Updated: May 19, 2020
I have adopted as freelancer this objective of enabling holistic growth and I guess is only fair that I explain what I mean by that. Holistic growth is really looking at growth as a process facilitated by a team that:
- works well together,
- has clarity on the outcome being pursued,
- is driven to deliver a product/service that is valuable for the client and
- has the capacity to communicate in a way that is understood by client.
In other words, holistic growth is about recognizing that:
without optimally-set objectives, things just seem to happen with or without intent, there might be confusion within the company (especially between different departments), it is difficult to know what metrics to track and priorities might change too often;
without a team that collaborates effectively there will be delays in meeting targets, the mindset will be skewed towards a problem-frame, there will be conflicts and too much time wasted on criticism instead of building on each team member’s strength;
without a customer-focused approach a business might put a great effort in developing products/services which are met with silence by the market;
without the ability to communicate effectively with its clients, the company might fail to really explain why the service/product is valuable to the client; even when we are sure that there is a need for a product/service (ie. That there is a real problem that it solves and the clients want it) the clients might be surprisingly “resistant”.
In Neuro-Linguistic Programming (NLP) the belief held is that that there is no “resistant” client, just inflexible communicator (that’s assuming of course that the need is present). So, even when we build something worthy for clients, it is perhaps not a big surprise that sometimes the biggest competitor is the status quo. In such cases, the real opportunity lies in recognizing that clients are different and adapting the way we communicate our value proposition that the client can really perceive it.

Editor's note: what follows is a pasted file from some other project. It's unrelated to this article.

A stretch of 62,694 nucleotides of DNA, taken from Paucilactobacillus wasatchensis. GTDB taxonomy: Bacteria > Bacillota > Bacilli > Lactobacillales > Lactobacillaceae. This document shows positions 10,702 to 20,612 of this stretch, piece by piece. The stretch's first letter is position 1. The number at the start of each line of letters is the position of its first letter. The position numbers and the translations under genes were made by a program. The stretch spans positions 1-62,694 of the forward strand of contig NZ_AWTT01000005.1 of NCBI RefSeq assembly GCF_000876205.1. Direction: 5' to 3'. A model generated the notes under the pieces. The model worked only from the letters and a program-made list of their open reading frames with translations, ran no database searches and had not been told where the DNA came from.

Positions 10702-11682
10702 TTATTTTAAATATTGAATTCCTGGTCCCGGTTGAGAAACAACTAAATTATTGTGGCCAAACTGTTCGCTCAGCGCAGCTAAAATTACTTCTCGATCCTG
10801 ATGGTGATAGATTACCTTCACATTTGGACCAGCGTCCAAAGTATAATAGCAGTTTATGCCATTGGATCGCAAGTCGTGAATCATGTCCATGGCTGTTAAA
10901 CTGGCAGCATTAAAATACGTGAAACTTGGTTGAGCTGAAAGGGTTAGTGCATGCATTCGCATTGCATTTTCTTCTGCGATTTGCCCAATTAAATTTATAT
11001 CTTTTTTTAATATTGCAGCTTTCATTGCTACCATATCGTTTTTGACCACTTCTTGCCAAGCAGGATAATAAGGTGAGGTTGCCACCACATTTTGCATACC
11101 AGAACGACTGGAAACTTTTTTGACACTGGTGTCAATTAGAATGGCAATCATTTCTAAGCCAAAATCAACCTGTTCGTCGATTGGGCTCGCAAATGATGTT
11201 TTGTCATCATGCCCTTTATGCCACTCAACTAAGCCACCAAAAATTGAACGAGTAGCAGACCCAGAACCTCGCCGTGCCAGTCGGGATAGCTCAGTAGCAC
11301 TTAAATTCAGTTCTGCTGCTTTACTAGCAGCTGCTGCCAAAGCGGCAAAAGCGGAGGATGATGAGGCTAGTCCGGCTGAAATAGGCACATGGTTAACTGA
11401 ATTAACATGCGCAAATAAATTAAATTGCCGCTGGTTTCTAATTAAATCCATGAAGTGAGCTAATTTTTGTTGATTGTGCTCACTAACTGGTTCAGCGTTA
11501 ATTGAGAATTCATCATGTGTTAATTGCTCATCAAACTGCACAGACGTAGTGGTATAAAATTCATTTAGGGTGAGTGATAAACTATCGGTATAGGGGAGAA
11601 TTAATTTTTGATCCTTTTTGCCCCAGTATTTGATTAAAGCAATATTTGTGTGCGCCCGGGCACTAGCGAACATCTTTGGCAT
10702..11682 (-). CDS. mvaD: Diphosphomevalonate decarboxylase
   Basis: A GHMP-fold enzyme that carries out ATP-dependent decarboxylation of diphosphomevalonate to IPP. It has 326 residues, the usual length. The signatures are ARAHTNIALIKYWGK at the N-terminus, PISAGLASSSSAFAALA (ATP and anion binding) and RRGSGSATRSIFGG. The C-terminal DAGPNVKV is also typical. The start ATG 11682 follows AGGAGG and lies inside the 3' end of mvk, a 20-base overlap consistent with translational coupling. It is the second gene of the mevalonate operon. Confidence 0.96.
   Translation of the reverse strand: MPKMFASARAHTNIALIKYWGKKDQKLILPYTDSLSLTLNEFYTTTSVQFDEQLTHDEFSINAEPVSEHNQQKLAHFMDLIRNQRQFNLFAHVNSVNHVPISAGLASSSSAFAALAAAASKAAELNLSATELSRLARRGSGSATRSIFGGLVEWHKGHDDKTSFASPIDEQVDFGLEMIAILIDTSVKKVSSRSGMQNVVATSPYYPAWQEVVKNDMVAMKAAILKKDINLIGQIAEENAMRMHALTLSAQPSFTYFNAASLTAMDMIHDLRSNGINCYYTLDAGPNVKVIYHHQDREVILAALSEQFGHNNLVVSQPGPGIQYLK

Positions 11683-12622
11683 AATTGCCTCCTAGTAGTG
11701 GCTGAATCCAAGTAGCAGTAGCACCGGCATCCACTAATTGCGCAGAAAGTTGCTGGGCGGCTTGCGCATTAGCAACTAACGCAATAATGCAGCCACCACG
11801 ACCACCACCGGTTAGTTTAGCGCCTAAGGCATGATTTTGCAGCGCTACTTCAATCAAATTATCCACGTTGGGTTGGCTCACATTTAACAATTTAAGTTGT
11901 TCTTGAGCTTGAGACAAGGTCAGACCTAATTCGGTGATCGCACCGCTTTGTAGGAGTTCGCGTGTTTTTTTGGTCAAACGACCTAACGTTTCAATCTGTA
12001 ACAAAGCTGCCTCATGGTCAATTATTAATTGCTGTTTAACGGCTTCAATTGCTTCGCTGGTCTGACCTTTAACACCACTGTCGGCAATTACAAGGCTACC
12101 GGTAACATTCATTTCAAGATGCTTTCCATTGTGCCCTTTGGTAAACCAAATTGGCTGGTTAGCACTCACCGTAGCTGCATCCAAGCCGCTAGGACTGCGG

I believe we are moving towards a period when companies need to combine all of the above to be able to withstand the test of time.
We have seen businesses that tout being customer-centric, see hoards of users and yet they end up failing because they can’t generate enough cash.
We have seen companies struggling because customers became revolted by reports that staff is not well treated.
We have seen results-driven companies pushed to the corner because they failed to consider the impact that their targets will have on the work environment or on the customer service.
The most successful companies have managed to combine all of these and be results-driven, customer-focused and team-oriented.
Any business is ultimately a human to human by humans process. Success stories, the real disruptions have manged to blend soft and hard skills in pursuing their vision. They have managed to unite their teams around the company's mission, they empowered team members to collaborate and use their creative thinking to see beyond challenges, they understood what the clients need, they were bold whilst remaining aware of risks, they managed overconfidence bias etc. In a nutshell, I believe future entrepreneurship depends on establishing a vision, building a story around it, putting that story in numbers and "selling" the story to team members, investors, partners etc.
I am a financial professional by formation, I see financial figures, metrics and data as critical in business management and yet I came to understand that to get the full picture behind them one needs to understand the people contributing to them (as employees, managers, directors, customers, suppliers etc).
This is what justifies in my opinion the need to approach growth holistically.